4. Research Your Local Laws

This step is one of the most important ones to consider. Laws about driving under the influence vary from state to state. The same is true for the punishment of a DUI arrest. You should research your local state laws to see what your options. This can help you to prepare for your case. Typically, your attorney will be well versed in these laws and will be able to prepare your case and determine your options for you. However, it is always good to do some research for yourself and learn all the DUI information you can about the situation you are in. Nevertheless, if you post bail and have sufficient time to research what your state laws are for DUI cases, it will help you get in the right mindset for your court date.

5. Relax

Next, you should possibly speak to an attorney. If you do not hire your own attorney, you will be appointed a public defender. Regardless of which type of lawyer you use, you should talk to them before the case begins. It’s important to speak to an attorney about your case beforehand so you can go through your case and prepare for your court date. However, not everyone is given enough time to meet with their attorney before their hearing. In some cases, you’re hearing is scheduled sooner than an available time for your attorney to meet you. In this case, you’ll meet your attorney right before your hearing, but this is absolutely normal.

6. License Suspension

In most cases, if you are charged with a DUI, your license will be suspended. Typically, the arresting officer will take your license and give you a temporary license which expires on the same date of your DMV hearing. Your license suspension will occur automatically if you fail to request a hearing.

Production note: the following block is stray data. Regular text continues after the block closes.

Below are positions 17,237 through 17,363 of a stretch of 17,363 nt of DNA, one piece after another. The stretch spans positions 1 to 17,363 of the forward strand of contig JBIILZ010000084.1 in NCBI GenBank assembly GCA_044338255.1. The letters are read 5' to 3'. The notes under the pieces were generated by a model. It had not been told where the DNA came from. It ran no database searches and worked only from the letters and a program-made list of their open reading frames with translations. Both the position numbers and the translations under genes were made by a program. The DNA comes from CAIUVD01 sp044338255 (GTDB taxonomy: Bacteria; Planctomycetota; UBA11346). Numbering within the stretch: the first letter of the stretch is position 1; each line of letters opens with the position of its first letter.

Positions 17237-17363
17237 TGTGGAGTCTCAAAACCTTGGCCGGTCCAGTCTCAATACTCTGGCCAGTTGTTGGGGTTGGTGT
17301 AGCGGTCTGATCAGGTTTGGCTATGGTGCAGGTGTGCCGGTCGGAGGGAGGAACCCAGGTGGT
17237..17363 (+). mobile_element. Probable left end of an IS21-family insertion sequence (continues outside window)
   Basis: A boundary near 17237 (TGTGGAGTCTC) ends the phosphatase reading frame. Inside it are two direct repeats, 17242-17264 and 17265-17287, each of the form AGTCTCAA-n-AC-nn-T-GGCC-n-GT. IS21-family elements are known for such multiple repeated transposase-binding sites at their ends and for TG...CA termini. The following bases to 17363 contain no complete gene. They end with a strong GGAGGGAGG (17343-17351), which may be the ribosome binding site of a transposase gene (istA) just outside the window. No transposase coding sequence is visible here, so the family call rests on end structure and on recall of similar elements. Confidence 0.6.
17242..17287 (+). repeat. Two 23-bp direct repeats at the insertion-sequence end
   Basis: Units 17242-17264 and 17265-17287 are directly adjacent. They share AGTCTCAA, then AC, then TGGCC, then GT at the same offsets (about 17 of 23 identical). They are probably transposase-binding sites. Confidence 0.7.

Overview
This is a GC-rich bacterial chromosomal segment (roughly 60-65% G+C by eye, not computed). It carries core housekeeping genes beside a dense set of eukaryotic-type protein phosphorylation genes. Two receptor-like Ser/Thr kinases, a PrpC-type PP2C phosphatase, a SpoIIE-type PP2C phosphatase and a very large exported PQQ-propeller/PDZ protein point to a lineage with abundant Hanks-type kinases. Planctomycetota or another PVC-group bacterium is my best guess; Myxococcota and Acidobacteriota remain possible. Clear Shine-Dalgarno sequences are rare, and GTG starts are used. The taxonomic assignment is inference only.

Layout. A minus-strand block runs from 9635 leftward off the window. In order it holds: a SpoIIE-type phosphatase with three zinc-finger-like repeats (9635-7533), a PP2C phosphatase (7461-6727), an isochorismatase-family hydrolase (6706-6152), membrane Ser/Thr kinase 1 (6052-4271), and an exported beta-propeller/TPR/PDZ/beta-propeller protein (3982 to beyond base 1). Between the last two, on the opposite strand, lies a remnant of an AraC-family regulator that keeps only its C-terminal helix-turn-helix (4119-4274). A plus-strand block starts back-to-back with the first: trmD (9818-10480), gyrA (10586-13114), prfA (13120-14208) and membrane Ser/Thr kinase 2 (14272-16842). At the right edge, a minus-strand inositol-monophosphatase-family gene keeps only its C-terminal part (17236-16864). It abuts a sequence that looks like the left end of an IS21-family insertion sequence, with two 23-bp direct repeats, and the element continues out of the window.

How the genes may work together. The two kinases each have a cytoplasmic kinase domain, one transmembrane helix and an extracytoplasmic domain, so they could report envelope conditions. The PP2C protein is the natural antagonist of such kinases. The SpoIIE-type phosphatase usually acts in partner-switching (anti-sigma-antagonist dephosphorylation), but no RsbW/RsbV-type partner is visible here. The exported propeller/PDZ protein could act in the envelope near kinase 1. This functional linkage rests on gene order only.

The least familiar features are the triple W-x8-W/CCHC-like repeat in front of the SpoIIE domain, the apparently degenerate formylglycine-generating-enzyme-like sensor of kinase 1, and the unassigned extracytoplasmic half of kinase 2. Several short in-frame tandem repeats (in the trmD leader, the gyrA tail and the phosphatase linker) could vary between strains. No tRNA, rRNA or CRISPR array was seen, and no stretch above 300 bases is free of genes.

At the hearing, if you plead your case successfully, you may have your license given back. However, if you do not plead your case, you will get your license suspended for a set length of time. The length of the suspension will depend on a few factors like your BAC at the time of the incident and any prior DUIs on your record.
Additionally, if you refuse to take part in a breath, blood, or urine sample when you are arrested, your license will be suspended automatically. The suspension can last anywhere from three months to a year depending on the state. Even if you are not convicted of a DUI, the suspension will remain in effect.

7. DUI Driving School

In order to get your driver’s license back, you will usually need to complete an education program called DUI driving school. Typically this is always the case, however, completely one of these programs successfully does not automatically mean that you can drive again. It depends on the specifics of your case. On the other hand, if you are required to complete one of these courses and you do not, you will not get your license back anytime soon.
These classes are designed to teach offending drivers all about the dangers of driving while under the influence. The class may also offer some kind of counseling for those who are suffering from an addiction. The specifics of the class will depend on the state where you live. All in all, the goal of these classes is to prevent people from driving under the influence again.